GRADUATE SCHOOL ADMISSIONS TESTS
Information taken from individual test websites
GRADUATE MANAGEMENT ADMISSION TEST (GMAT):
The GMAT is a standardized assessment—delivered in English—that helps business schools assess the
qualifications of applicants for advanced study in business and management. Schools use the test as one predictor of
academic performance in an MBA or other graduate management program.
The GMAT measures basic verbal, mathematical, and analytical writing skills that you have developed over a long
period of time in your education and work. It does NOT measure your knowledge of business, your job skills,
specific content in your undergraduate or first university course work, your abilities in any other specific subject
area, subjective qualities—such as motivation, creativity, and interpersonal skills.
GRADUATE RECORD EXAMINATION (GRE):
The General Test measures verbal reasoning, quantitative reasoning, critical thinking, and analytical writing skills
that are not related to any specific field of study. Important: Revised General Test launched August 1, 2011
The GRE Subject Tests gauge undergraduate achievement in eight specific fields of study and can help forecast a
candidate's potential for success in graduate school. Each Subject Test is intended for students who have majored in
or have extensive background in that specific area.
LAW SCHOOL ADMISSION TEST (LSAT):
The Law School Admission Test (LSAT) is a half-day standardized test required for admission to all ABA–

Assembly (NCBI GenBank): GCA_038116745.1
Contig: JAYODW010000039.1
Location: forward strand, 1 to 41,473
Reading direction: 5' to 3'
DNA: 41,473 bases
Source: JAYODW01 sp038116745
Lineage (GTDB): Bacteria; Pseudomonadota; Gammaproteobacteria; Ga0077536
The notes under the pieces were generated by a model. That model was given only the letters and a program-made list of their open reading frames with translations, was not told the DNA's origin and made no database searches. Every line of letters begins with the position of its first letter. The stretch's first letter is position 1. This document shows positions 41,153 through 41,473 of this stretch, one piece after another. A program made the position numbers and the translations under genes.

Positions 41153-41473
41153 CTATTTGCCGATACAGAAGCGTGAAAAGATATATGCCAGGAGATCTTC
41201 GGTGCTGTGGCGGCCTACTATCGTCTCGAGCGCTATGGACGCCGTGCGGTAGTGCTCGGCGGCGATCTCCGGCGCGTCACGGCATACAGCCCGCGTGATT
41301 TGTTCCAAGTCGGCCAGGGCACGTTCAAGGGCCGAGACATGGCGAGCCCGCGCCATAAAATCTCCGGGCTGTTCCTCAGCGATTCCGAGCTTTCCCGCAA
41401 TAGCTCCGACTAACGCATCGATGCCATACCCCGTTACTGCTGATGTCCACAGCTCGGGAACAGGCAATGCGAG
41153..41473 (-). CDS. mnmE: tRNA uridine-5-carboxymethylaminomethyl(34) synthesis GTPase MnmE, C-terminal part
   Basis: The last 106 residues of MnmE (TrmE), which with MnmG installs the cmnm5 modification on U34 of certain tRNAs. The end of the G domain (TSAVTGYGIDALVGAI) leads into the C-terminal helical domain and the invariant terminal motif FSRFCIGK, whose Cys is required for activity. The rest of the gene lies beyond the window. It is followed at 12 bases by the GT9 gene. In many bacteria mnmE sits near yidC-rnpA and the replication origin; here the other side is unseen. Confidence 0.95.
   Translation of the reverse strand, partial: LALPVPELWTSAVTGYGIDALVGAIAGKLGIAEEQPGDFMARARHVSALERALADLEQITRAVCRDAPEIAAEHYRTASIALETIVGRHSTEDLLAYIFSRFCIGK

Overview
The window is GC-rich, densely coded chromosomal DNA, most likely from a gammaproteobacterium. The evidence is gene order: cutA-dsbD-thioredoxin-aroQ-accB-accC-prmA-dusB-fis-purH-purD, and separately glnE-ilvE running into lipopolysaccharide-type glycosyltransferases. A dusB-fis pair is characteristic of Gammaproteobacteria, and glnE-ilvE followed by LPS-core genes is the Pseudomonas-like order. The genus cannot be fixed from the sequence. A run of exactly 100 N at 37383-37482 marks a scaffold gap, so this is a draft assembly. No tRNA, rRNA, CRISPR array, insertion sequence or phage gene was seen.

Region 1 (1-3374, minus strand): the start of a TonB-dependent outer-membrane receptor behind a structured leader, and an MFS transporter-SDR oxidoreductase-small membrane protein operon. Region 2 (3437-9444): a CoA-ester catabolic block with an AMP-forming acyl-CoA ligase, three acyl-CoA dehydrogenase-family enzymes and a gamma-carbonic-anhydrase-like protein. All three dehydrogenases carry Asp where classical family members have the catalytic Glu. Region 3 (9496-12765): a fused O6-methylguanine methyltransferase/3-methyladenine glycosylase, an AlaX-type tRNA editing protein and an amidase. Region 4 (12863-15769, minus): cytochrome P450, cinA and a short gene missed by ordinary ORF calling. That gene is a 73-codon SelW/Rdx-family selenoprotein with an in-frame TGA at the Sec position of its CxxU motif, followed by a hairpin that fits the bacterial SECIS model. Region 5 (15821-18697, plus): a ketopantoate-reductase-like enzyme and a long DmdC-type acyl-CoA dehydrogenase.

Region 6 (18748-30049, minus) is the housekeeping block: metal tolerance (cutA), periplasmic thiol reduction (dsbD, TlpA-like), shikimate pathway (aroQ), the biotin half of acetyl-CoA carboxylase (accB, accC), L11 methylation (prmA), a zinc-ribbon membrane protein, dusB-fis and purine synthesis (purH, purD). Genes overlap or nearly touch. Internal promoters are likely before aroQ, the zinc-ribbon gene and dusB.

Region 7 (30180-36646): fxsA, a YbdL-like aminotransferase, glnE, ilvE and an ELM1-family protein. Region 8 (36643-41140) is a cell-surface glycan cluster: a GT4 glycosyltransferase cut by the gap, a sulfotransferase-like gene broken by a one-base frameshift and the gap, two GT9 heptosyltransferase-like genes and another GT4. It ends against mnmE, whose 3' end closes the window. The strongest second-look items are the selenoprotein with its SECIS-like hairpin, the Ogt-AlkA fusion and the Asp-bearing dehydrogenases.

approved law schools, most Canadian law schools, and many non–ABA–approved law schools. It provides a
standard measure of acquired reading and verbal reasoning skills that law schools can use as one of several factors in
assessing applicants. The test is administered four times a year at hundreds of locations around the world.
Many law schools require that the LSAT be taken by December for admission the following fall. However, taking
the test earlier—in June or October—is often advised.
Some schools place greater weight than others on the LSAT; most law schools do evaluate your full range of
MEDICAL COLLEGE ADMISSION TEST (MCAT):
The MCAT is a standardized, multiple-choice examination designed to assess problem solving, critical thinking, and
writing skills in addition to the examinee's knowledge of science concepts and principles prerequisite to the study of
medicine. Scores are reported in each of the following areas: Verbal Reasoning, Physical Sciences, Writing Sample,
and Biological Sciences.
Medical college admission committees consider MCAT scores as part of their admission decision process. Almost
all U.S. medical schools require applicants to submit MCAT scores during the application process. Many schools
may not accept MCAT scores that are more than three years old.